Preparing to teach my seniors and want to incorporate poems, articles, even song lyrics that can be linked to "Brave New World". Any suggestions?My goal is to expose my students to a variety of...

Preparing to teach my seniors and want to incorporate poems, articles, even song lyrics that can be linked to "Brave New World". Any suggestions?

My goal is to expose my students to a variety of different devices while reading so they can create connections to texts, themselves, and the outside world.

1 Answer | Add Yours

mstultz72's profile pic

mstultz72 | High School Teacher | (Level 1) Educator Emeritus

Posted on

Brave New World touches on many literary, cultural, and scientific themes and motifs, both current and timeless.  Such subtopics as satire, science fiction, dystopia, Shakespearean tragedy, cloning, the caste system, communism, mass production, and birth control make for ways in to the novel.

Here are some connections:

  • The Tempest by Shakespeare: John is based on the noble savage in the play.  Any of the monologues (which are poetry) are good drop-ins.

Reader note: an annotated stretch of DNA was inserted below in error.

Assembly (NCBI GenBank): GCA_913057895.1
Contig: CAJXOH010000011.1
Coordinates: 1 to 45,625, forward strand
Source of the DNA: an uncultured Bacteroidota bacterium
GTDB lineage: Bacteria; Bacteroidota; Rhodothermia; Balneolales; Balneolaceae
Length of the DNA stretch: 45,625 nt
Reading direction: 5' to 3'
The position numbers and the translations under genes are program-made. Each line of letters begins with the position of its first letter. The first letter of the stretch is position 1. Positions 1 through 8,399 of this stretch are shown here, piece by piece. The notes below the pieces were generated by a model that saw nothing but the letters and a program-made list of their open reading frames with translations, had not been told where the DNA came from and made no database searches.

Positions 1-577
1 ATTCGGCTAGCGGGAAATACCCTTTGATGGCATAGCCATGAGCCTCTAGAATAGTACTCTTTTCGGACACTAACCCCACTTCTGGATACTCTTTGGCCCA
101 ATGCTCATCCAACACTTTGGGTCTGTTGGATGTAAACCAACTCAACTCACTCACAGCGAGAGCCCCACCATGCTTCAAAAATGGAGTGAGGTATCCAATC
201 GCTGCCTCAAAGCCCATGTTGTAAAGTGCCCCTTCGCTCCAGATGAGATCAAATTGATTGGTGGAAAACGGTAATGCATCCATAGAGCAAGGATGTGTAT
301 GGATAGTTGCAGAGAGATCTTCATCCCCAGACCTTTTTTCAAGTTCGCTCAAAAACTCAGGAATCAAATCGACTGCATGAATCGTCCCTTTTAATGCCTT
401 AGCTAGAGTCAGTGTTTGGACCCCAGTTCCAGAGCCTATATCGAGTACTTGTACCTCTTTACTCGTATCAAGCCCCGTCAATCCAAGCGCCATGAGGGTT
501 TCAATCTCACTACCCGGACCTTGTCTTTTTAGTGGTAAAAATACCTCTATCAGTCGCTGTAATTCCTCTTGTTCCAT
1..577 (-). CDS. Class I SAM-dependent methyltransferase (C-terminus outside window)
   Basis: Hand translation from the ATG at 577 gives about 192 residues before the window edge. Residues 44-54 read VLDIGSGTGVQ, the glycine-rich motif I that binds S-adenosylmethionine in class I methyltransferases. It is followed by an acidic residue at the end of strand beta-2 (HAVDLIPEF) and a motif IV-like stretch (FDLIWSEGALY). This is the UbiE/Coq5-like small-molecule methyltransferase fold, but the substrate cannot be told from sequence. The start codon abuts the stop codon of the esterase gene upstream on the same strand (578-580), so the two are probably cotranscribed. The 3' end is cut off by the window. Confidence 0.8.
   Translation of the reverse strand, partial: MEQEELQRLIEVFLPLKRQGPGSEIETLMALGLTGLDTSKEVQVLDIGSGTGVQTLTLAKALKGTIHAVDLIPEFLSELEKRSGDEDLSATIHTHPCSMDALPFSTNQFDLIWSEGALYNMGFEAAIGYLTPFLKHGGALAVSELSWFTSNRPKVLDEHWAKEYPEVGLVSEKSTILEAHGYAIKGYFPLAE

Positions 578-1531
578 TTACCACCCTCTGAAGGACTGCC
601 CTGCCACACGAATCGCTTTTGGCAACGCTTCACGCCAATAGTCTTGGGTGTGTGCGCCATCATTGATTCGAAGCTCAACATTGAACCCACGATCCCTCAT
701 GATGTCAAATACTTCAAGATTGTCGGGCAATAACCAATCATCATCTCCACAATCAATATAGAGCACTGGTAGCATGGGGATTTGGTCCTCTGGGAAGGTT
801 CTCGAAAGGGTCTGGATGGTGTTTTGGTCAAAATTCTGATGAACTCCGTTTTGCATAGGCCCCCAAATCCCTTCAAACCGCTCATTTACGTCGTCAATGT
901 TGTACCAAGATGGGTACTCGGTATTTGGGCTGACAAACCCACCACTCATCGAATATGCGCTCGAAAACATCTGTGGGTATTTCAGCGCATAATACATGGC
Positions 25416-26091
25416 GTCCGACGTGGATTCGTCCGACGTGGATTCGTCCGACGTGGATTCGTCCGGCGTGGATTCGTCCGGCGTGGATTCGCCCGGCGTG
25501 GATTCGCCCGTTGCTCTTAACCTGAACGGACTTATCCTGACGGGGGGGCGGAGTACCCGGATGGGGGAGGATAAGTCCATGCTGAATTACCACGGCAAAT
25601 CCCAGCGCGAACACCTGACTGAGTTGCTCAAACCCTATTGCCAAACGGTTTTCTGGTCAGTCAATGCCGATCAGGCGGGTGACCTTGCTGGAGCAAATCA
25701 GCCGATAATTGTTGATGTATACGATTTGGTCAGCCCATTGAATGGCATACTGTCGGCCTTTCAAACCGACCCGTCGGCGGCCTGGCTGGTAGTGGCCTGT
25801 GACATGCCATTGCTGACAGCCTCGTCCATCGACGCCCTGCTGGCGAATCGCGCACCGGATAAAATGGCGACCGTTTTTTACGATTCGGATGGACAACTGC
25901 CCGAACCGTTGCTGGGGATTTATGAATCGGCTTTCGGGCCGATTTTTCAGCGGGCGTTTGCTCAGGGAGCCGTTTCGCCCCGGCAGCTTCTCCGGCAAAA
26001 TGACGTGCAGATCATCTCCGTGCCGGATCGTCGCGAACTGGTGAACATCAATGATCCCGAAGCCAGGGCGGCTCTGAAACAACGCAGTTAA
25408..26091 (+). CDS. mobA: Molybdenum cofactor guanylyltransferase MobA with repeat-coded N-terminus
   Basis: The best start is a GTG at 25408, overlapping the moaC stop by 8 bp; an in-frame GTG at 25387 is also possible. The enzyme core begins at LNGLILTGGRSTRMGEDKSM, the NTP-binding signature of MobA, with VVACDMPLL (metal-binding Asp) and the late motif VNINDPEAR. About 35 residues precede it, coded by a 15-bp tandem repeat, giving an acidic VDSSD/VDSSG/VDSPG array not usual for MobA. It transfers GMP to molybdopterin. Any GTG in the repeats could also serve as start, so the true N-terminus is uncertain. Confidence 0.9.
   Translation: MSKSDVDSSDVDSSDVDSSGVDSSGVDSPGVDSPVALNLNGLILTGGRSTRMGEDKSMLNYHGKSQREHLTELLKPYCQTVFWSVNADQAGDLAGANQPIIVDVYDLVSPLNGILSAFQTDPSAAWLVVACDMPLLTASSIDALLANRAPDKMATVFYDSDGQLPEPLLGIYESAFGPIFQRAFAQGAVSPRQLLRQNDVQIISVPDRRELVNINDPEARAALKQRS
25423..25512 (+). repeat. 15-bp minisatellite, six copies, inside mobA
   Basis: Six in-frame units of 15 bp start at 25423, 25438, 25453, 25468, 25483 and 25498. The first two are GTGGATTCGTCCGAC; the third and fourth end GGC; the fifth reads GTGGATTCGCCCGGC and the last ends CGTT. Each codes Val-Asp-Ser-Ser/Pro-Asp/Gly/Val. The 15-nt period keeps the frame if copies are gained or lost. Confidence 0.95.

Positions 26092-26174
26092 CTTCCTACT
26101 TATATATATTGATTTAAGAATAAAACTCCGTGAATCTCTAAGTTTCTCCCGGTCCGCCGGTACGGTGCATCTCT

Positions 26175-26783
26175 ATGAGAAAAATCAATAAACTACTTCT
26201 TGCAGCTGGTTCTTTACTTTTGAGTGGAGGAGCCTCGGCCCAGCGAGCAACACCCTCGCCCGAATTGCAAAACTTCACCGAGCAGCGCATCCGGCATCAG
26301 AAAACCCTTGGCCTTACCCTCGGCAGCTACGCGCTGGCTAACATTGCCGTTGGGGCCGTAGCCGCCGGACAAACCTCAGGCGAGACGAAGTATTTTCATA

• Cloning essays: the Taking Sides or Issues and Controversies books work great here: “Why We Should Ban Human Cloning” by George Annas vs. “Human Cloning and the Challenge of Regulation” by John A. Robertson in particular.
  • Songs: "Soma" by The Strokes or "Soma" by The Smashing Pumpkins

Soma is what they take when hard times opened their eyes / Saw pain in a new way / High stakes for a few names / Racing against sunbeams / Losing against fig trees

  • Films: Gattaca shows how parents can genetically engineer their children.  The film explores how the "faith births" are excluded from the utopia.
  • Media Essays: Neil Postman's epilogue to Amusing Ourselves to Death shows the current effects of media addiction and the pleasure principle.
  • Media: Look at the propaganda techniques used on TV, print magazines, advertising regarding the perfect society.
  • Pharmacology: Prozac Nation (film and book) excerpts are great for sparking debate on the over-medication of our children.

 

 

 

 

 

 

We’ve answered 318,911 questions. We can answer yours, too.

Ask a question